FDA Provides Guidance on Increasing Clinical Trial Diversity

Draft guidance focuses on improving the diversity of patient populations in clinical trials.

 

According to a new draft guidance from the U.S. Food and Drug Administration (FDA) on increasing patient diversity in clinical trials, trials sponsors have historically excluded some groups of patients from clinical studies without “strong clinical or scientific justification.”

 

Some patients with certain concomitant illnesses are excluded due to concerns regarding susceptibility to adverse effects, as are those that have other diseases or are taking other medications that would prevent the establishment of clear results for the investigational drug. However, by excluding these types of patients, clinical studies are often limited to a narrow population that does not represent the wider patient population, which varies with respect to weight, age, gender, race, or other illness and organ dysfunction, who may eventually receive the drug. 

 

To address this issue, the new FDA guidance provides recommendations for increasing diversity of clinical trial participants through enrichment and inclusive trial practices and design. One example provided involves conducting substudies with higher-risk populations at sites with expertise in working with these types of patients. Another is the provision of expanded access, which is generally only granted to treat, monitor or diagnose a patient’s illness under a compassionate-use rationale.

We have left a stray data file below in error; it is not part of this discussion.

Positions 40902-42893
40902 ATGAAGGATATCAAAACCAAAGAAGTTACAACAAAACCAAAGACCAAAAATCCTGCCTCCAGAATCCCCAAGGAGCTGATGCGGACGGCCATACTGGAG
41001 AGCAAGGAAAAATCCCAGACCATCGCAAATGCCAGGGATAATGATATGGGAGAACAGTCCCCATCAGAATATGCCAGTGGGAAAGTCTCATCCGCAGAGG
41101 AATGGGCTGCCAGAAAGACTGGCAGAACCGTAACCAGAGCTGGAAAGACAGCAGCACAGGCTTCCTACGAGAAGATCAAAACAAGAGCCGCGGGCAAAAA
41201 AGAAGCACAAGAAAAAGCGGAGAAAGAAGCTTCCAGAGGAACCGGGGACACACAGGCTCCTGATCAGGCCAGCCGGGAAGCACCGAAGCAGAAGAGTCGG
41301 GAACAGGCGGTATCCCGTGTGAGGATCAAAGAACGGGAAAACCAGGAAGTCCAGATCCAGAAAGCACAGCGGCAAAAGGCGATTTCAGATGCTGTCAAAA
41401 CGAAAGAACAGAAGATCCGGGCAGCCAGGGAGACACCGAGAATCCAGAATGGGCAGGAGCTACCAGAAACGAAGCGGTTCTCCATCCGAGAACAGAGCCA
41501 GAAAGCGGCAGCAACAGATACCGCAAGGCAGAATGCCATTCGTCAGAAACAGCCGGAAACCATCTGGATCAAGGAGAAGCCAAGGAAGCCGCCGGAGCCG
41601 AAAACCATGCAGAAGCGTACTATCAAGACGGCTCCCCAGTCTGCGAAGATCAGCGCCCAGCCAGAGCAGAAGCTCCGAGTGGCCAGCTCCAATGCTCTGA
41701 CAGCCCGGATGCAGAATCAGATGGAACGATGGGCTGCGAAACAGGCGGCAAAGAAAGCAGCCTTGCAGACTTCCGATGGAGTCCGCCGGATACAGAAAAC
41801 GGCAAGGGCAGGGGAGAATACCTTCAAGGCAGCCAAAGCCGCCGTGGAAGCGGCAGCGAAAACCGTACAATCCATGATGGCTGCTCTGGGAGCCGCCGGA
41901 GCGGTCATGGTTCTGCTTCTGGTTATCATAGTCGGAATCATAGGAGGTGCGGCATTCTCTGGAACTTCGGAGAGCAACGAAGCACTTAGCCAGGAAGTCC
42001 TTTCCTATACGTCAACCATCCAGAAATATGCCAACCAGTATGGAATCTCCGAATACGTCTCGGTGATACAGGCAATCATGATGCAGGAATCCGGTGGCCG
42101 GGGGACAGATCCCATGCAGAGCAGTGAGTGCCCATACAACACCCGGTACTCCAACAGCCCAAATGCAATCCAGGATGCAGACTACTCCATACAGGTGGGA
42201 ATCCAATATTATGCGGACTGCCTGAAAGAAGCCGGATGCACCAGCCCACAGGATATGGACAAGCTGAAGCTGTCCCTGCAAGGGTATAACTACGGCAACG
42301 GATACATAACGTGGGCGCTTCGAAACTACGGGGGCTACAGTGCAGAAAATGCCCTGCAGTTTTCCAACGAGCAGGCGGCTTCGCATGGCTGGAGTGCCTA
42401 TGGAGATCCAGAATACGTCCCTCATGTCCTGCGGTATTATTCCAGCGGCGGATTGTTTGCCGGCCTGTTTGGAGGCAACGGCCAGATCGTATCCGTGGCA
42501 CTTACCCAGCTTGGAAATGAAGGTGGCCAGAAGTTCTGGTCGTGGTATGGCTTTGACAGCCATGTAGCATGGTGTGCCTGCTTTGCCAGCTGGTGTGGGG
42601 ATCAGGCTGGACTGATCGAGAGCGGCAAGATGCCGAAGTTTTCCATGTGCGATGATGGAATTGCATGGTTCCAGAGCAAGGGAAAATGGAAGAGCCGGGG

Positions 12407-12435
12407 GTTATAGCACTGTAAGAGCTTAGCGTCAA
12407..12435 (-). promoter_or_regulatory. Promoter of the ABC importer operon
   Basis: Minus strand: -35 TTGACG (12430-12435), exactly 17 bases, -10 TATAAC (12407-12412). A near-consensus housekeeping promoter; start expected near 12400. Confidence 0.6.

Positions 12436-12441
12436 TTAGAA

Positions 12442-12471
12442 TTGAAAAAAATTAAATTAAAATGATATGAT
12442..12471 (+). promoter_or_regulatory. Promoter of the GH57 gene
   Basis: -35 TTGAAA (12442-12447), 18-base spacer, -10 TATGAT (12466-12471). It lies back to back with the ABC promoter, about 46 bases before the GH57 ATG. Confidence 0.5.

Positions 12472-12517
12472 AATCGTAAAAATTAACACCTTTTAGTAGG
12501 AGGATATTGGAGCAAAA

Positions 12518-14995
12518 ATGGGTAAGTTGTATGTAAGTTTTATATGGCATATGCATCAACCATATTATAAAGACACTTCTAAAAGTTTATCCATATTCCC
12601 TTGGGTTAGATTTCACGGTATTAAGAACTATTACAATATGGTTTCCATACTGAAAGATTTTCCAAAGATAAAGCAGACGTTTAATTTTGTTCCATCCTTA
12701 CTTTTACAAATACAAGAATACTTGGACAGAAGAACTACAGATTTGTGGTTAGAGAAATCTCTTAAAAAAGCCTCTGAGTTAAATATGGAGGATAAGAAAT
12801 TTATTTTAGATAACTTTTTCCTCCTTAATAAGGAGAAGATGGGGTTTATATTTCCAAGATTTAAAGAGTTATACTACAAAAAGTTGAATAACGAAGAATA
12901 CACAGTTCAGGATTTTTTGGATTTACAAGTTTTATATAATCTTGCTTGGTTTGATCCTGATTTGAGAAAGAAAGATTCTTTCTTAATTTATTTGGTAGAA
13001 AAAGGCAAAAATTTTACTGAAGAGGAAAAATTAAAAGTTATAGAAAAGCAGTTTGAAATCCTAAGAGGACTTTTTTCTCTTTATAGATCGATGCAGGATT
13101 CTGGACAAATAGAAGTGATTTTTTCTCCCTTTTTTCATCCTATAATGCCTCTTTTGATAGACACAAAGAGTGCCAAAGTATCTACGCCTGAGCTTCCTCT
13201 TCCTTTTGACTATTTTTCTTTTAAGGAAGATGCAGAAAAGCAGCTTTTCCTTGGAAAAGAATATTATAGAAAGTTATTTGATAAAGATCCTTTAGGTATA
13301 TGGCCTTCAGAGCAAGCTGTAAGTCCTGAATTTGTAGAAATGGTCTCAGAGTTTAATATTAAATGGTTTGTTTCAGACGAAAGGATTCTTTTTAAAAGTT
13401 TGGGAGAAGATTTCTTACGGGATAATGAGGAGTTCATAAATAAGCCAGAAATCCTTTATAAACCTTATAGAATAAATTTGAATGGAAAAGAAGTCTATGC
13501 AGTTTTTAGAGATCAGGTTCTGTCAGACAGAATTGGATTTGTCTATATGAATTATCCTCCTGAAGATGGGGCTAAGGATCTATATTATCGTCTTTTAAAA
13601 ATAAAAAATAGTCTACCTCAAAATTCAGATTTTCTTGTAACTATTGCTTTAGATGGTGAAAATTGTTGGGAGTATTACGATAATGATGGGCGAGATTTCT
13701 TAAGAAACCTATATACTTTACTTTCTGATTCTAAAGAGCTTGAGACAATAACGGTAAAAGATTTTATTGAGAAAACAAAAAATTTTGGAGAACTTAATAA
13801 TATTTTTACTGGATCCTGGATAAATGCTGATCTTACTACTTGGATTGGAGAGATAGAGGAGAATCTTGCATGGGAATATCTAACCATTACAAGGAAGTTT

For rare diseases trials, the guidance provides a separate set of recommendations. According to the agency, “Because rare disease often affect small, geographically dispersed patient populations with disease-related travel limitations, special efforts may be necessary to enroll and retain these participants to ensure that a broad spectrum of the patient population is represented.”

 

Public comments will be collected through August 6, 2019.

Emilie Branch

Emilie is responsible for strategic content development based on scientific areas of specialty for Nice Insight research articles and for assisting client content development across a range of industry channels. Prior to joining Nice Insight, Emilie worked at a strategy-based consulting firm focused on consumer ethnographic research. She also has experience as a contributing editor, and has worked as a freelance writer for a host of news and trends-related publications